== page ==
After 72 years, the PRI political party loses in Colima

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More than 70 years of uninterrupted Institutional Revolutionary Party (PRI) power in the small Pacific coast state of Colima will come to an end later this year after a Morena party candidate triumphed at Sunday’s election for governor.

The PRI, which ruled Mexico for much of the 20th century in what Peruvian novelist Mario Vargas Llosa described as a “perfect dictatorship,” has been in office in Colima since 1949.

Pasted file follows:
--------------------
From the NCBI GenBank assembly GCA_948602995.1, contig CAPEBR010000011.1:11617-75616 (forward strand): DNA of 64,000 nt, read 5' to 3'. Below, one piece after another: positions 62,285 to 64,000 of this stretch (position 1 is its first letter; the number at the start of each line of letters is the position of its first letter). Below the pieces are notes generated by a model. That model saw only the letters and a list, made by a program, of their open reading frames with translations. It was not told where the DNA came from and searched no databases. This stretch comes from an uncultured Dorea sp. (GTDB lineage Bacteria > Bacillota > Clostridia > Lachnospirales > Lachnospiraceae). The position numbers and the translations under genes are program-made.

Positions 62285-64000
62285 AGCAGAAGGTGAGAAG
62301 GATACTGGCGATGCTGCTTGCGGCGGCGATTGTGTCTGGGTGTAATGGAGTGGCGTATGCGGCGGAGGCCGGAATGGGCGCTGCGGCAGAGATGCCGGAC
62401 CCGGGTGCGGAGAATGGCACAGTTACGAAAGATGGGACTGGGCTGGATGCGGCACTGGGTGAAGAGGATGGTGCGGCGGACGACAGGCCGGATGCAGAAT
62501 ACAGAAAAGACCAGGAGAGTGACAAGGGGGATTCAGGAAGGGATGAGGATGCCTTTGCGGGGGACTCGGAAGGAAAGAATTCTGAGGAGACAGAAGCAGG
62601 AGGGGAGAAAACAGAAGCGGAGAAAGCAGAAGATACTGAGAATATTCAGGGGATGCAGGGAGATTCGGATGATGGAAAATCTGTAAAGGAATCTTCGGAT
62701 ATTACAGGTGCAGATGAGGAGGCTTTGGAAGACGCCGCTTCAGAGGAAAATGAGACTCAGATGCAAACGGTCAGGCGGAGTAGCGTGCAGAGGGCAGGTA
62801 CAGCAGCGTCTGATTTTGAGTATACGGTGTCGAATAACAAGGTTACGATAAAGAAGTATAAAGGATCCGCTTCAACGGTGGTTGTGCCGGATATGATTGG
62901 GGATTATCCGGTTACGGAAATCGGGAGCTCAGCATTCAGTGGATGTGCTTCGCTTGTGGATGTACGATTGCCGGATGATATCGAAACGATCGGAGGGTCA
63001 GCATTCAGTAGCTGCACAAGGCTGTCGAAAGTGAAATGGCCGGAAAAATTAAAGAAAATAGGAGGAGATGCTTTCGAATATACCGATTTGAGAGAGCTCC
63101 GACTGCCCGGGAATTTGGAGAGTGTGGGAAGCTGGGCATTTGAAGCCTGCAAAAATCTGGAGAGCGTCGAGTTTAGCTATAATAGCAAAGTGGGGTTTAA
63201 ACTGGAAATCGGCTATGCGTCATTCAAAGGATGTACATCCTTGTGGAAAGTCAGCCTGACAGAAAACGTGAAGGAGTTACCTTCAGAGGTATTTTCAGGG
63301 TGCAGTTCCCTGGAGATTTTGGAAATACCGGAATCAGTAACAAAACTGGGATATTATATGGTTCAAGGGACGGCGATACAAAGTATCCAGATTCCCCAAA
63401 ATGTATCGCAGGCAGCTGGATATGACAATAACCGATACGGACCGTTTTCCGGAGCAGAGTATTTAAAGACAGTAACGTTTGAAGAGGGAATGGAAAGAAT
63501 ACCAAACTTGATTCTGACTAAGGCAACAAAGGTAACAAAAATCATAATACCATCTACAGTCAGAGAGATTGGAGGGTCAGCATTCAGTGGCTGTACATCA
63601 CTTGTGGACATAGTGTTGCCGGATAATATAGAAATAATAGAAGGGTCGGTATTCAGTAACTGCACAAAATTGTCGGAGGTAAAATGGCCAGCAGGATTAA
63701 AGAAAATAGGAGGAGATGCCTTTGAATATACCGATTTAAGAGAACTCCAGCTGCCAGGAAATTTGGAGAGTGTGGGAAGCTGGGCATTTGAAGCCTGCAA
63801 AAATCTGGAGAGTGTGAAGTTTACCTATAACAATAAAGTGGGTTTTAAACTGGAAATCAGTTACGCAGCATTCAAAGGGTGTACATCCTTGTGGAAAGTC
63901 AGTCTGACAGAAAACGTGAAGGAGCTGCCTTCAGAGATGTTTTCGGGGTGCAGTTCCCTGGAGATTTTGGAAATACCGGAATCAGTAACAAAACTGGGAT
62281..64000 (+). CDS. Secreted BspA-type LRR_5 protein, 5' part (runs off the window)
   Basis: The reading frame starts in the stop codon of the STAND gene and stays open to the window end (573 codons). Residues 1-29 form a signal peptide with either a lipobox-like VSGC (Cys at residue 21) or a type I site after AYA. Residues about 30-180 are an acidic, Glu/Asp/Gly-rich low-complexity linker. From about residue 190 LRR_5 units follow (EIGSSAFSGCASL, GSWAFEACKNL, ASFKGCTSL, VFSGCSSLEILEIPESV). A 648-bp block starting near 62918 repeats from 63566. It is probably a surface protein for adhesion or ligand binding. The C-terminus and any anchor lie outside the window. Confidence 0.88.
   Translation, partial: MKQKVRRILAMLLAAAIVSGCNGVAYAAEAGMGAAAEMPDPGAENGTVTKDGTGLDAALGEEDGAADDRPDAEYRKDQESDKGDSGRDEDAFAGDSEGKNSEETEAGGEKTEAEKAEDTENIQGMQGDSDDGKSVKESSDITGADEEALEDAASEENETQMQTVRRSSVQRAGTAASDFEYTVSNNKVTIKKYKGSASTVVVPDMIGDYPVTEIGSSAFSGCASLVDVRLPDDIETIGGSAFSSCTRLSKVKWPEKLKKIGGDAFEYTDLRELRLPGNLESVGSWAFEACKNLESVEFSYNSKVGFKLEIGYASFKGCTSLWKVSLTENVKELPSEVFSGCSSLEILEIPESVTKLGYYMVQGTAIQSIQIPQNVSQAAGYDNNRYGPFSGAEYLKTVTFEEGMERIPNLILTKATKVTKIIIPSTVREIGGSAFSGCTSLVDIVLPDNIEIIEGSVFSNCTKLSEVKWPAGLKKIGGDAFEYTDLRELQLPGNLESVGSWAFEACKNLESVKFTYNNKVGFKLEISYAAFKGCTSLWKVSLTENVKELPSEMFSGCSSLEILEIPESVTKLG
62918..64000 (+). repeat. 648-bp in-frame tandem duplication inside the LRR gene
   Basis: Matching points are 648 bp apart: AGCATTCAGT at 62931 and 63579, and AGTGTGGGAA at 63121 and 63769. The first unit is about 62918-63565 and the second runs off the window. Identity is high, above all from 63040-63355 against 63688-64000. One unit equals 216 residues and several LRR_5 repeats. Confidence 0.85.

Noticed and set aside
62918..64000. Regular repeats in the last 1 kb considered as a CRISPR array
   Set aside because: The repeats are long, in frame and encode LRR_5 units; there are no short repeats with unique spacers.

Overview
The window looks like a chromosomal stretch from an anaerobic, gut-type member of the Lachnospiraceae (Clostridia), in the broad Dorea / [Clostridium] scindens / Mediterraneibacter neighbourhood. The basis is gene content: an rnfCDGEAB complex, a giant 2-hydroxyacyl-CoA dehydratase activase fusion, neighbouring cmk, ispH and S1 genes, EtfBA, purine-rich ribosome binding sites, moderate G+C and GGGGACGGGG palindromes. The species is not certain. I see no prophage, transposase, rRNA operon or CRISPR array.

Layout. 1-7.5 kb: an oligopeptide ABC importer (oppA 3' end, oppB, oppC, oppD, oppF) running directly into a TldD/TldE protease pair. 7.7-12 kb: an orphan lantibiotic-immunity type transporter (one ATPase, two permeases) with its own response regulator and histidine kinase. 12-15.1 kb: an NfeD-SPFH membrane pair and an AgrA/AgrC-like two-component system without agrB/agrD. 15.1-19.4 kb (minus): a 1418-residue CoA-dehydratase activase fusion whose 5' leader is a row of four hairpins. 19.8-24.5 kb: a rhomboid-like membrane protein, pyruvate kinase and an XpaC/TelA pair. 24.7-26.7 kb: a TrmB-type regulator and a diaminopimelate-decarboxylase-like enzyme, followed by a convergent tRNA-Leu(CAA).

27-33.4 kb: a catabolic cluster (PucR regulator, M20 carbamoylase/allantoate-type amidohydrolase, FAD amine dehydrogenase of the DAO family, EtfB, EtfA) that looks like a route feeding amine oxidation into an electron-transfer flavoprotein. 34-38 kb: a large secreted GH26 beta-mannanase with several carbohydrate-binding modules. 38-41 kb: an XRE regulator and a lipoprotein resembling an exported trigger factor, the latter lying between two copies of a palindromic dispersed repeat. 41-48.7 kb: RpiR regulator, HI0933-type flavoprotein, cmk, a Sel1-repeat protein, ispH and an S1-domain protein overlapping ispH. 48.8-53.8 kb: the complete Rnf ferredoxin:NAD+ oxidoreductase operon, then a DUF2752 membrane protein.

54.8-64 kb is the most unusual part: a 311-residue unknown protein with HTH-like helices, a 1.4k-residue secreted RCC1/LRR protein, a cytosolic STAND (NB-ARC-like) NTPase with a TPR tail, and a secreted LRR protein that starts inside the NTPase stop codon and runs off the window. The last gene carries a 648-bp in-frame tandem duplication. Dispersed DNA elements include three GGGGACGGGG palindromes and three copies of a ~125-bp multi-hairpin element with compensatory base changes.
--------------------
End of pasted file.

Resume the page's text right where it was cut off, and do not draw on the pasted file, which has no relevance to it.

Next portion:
But its candidate for governor, Mely Romero Celis, who ran on a ticket supported by the National Action Party and the Democratic Revolution Party, was defeated in Sunday’s election by Morena-New Alliance aspirant Indira Vizcaíno Silva, who attracted about 33% of the vote.

Indira Vizcaíno Silva

Vizcaíno, a lawyer, former federal government delegate and ex-federal deputy, will take office on November 1, becoming Colima’s second female governor after Griselda Álvarez, who governed between 1979 and 1985 as Mexico’s first female governor.

Colima voters were literally fed up with the rampant violence in their state and dissatisfied with the PRI for failing to combat it.

But whether Morena — which as Mexico’s ruling party since 2018 has been unable to reduce the nation’s sky-high homicide numbers — can bring the change to Colima that voters are looking for remains to be seen.

Source: El Universal

El Universal

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